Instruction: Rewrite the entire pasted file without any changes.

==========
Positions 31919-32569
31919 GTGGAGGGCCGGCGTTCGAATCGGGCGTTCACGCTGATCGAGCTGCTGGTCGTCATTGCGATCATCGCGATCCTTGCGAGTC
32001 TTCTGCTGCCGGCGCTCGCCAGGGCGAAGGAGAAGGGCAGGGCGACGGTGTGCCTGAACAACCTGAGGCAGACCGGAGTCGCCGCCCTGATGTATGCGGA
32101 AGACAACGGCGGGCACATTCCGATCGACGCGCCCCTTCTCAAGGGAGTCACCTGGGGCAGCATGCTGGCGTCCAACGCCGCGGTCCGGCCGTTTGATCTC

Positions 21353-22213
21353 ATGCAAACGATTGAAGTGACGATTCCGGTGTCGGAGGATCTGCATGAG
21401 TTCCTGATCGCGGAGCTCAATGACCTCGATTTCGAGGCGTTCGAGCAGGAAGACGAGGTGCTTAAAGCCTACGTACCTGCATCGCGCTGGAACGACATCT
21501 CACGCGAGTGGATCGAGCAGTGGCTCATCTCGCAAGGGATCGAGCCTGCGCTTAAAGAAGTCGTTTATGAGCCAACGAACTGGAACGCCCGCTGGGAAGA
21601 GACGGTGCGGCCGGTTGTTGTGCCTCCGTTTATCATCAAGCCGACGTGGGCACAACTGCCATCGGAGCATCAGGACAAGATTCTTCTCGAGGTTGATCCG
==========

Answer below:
Positions 31919-32569
31919 GTGGAGGGCCGGCGTTCGAATCGGGCGTTCACGCTGATCGAGCTGCTGGTCGTCATTGCGATCATCGCGATCCTTGCGAGTC
32001 TTCTGCTGCCGGCGCTCGCCAGGGCGAAGGAGAAGGGCAGGGCGACGGTGTGCCTGAACAACCTGAGGCAGACCGGAGTCGCCGCCCTGATGTATGCGGA
32101 AGACAACGGCGGGCACATTCCGATCGACGCGCCCCTTCTCAAGGGAGTCACCTGGGGCAGCATGCTGGCGTCCAACGCCGCGGTCCGGCCGTTTGATCTC

Positions 21353-22213
21353 ATGCAAACGATTGAAGTGACGATTCCGGTGTCGGAGGATCTGCATGAG
21401 TTCCTGATCGCGGAGCTCAATGACCTCGATTTCGAGGCGTTCGAGCAGGAAGACGAGGTGCTTAAAGCCTACGTACCTGCATCGCGCTGGAACGACATCT
21501 CACGCGAGTGGATCGAGCAGTGGCTCATCTCGCAAGGGATCGAGCCTGCGCTTAAAGAAGTCGTTTATGAGCCAACGAACTGGAACGCCCGCTGGGAAGA
21601 GACGGTGCGGCCGGTTGTTGTGCCTCCGTTTATCATCAAGCCGACGTGGGCACAACTGCCATCGGAGCATCAGGACAAGATTCTTCTCGAGGTTGATCCG